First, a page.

Investigating the DNA methylation profile of e-cigarette use
Rebecca G Richmond,
Jasmine N Khouja,
Claire L Prince,
Gemma C Sharp,
Caroline L Relton,
Marcus R Munafo,
Posted 31 Jan 2021
medRxiv DOI: 10.1101/2021.01.28.21250699
Posted 31 Jan 2021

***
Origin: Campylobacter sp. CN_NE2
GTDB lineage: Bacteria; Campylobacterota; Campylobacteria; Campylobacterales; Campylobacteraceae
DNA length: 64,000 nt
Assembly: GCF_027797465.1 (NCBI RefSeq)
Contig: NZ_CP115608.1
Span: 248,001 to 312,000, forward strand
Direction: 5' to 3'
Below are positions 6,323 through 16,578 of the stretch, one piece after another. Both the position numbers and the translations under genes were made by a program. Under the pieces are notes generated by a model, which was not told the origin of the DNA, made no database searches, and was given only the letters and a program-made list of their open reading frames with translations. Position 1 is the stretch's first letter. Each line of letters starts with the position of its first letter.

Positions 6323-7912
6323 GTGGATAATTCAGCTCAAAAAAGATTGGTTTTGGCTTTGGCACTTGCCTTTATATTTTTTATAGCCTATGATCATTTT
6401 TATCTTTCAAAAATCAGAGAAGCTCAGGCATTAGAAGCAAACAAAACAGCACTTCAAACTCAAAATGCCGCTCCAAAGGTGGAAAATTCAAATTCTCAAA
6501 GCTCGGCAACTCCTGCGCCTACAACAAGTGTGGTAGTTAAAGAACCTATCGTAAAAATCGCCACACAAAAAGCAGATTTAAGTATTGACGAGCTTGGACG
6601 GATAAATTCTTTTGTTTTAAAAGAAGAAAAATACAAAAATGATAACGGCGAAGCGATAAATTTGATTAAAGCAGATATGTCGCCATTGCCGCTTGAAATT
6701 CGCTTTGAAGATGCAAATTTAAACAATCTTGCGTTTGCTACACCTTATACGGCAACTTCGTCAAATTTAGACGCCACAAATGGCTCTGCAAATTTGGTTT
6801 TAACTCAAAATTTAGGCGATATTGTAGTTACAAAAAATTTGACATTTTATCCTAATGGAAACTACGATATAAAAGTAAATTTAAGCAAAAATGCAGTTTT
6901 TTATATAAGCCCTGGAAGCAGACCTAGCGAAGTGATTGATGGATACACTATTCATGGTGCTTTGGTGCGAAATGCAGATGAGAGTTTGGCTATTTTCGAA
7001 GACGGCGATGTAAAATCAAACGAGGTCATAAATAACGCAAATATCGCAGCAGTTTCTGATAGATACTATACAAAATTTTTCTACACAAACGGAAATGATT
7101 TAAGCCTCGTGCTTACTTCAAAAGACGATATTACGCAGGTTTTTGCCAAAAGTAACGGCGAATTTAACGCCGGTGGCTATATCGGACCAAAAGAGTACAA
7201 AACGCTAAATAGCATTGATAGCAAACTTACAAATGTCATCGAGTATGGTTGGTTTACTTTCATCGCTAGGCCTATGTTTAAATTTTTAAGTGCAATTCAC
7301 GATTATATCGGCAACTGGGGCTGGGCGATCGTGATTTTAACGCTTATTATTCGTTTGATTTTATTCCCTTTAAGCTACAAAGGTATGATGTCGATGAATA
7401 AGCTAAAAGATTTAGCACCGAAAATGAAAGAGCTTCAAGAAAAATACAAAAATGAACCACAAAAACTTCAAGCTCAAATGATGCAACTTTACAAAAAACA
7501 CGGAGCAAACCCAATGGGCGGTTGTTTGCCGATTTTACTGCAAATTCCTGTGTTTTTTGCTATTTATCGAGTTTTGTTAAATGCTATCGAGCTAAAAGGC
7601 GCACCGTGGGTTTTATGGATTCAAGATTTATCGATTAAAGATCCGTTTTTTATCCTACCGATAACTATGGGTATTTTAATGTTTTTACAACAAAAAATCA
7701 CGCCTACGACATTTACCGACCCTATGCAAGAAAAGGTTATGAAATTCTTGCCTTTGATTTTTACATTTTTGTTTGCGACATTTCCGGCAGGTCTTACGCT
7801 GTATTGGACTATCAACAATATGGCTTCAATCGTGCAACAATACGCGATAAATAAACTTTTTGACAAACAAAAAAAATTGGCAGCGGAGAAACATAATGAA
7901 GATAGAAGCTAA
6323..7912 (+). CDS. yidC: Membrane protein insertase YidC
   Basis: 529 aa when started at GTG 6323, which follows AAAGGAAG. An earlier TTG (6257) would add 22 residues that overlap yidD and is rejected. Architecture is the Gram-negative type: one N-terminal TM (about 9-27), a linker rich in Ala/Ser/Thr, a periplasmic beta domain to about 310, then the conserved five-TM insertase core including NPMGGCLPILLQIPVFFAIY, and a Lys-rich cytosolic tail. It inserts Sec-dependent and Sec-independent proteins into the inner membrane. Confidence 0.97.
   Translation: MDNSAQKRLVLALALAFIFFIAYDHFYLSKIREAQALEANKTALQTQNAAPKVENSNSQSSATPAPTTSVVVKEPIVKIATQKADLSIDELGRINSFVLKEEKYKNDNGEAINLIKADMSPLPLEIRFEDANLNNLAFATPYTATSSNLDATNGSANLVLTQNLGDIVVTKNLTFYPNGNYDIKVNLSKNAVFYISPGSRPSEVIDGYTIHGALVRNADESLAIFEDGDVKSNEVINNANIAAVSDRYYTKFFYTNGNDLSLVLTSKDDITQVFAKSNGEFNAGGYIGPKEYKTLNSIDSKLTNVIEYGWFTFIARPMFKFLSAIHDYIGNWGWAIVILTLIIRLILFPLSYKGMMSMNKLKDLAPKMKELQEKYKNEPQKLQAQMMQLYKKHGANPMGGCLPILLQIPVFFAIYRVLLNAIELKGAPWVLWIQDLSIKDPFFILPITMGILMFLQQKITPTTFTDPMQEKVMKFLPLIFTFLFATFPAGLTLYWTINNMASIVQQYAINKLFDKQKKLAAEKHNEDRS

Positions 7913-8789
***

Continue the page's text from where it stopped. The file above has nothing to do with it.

Rationale and objectives Little evidence exists on the health effects of e-cigarette use. DNA methylation may serve as a biomarker for exposure and could be predictive of future health risk. We aimed to investigate the DNA methylation profile of e-cigarette use. Methods Among 117 smokers, 117 non-smokers and 116 non-smoking vapers, we evaluated associations between e-cigarette use and epigenome-wide methylation from saliva. We tested associations between e-cigarette use and methylation scores known to predict smoking and smoking-related disease. We assessed the ability of a methylation score for predicting e-cigarette use and for discriminating lung cancer. Measurements and Main Results 7 CpGs were identified in relation to e-cigarette use at p<1x10-5 and none at p<5.91x10-8. 13 CpGs were associated with smoking at p<1x10-5 and one at p<5.91x10-8. CpGs associated with e-cigarette use were largely distinct from those associated with smoking. There was strong enrichment of known smoking-related CpGs in the smokers but not the vapers. A methylation score for e-cigarette use showed poor prediction internally (AUC 0.55, 0.41-0.69) and externally (AUC 0.57, 0.36-0.74) compared with a smoking score (AUCs 0.80) and was less able to discriminate lung squamous cell carcinoma from adjacent normal tissue (AUC 0.64, 0.52-0.76 versus AUC 0.73, 0.61-0.85). Conclusions The DNA methylation profile for e-cigarette use is largely distinct from that of cigarette smoking, did not replicate in independent samples, and was unable to discriminate lung cancer from normal tissue. The extent to which methylation related to long-term e-cigarette use translates into chronic effects requires further investigation.
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